A proposal (that would add new Article 4-A to the income tax law) would tax the income of foreigners that are “transparent entities” in Mexico. Thus, if this measure is enacted, Mexico would not recognize the fiscal transparency of foreign entities for Mexican income tax purposes.
The proposal was included in the tax reform legislative initiative presented to the Mexican Congress earlier in September 2019.
Under the proposal, foreign transparent entities would be subject to tax in Mexico as legal entities and would be required to pay Mexican income tax (impuesto sobre la renta—ISR) even if all or a portion of an entity's partners, shareholders or beneficiaries are taxable on the income earned by the entity in its country or jurisdiction of residence. As drafted, the proposal also refers to foreign trusts, associations, investment funds, and any other similar arrangement that does not have “legal personality.”
In the accompanying explanation for the proposal, it was clearly stated that under the measure, a transparent entity would be considered to be treated as a legal entity for tax purposes in Mexico without recognizing the entity’s fiscal transparency because these types of entities or structures have been used in tax planning and this change in treatment would make it easier to control and analyze the payments made to the entity (without considering the tax treatment applicable to its individual participants).
If the measure is approved and enacted into law without any modification, Mexican payers could no longer consider certain entities—such as limited liability companies (LLCs) of the United States or limited liability partnerships (LLPs) of Ontario—as transparent entities, and would have to pay the withholding tax applicable with regard to the type of income paid.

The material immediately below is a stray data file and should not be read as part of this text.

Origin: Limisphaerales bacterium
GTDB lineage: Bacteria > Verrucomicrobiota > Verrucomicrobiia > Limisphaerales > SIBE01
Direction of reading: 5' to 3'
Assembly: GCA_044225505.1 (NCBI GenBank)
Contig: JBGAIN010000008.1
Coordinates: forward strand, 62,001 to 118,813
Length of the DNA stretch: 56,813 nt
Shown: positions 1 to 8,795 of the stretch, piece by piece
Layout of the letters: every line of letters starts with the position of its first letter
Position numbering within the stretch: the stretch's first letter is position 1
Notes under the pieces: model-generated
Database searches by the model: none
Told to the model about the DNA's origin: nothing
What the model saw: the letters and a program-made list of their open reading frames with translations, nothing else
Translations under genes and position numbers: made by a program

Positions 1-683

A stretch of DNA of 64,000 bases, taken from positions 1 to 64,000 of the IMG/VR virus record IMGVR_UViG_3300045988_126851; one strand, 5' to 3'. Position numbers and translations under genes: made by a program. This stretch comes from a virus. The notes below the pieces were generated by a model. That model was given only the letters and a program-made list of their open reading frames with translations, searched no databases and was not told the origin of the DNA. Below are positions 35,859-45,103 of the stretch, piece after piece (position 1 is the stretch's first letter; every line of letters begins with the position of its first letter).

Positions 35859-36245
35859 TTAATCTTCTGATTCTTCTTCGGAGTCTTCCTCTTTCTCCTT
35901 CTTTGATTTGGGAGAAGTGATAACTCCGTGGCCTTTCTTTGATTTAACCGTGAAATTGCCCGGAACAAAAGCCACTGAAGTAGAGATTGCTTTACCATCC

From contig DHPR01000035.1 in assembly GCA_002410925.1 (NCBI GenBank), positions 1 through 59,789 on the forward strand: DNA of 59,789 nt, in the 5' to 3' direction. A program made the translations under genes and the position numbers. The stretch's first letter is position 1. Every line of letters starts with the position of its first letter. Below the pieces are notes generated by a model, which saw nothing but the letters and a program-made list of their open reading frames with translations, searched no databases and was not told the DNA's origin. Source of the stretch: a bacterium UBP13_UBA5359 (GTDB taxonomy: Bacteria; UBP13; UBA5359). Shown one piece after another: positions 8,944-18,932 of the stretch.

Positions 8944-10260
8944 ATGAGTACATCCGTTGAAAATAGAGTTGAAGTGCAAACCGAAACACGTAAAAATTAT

Interaction with treaty provisions
What would be the effect of the proposal with regard to application of income tax treaty provisions?
Mexico signed the multilateral instrument (MLI) in June 2017. There could be a question as to what effect could the proposal have on “covered treaties” under the MLI.
In the most recent version of the proposal sent to the Mexican Senate, the Mexican government reserved its position with respect to Article 3 of the MLI, stating that Mexico would negotiate with each country a provision similar to that contained in the MLI (unless the current treaties contain a similar provision). Therefore, Mexico's posture would be to reserve the right to apply fiscal transparency, but only if Mexico negotiates a specific provision for such in each treaty.
At present, Mexico has recognized that, in its network of income tax treaties, the following have a provision similar to Article 3 of the MLI:
Read a September 2019 report (Spanish) prepared by the KPMG member firm in Mexico
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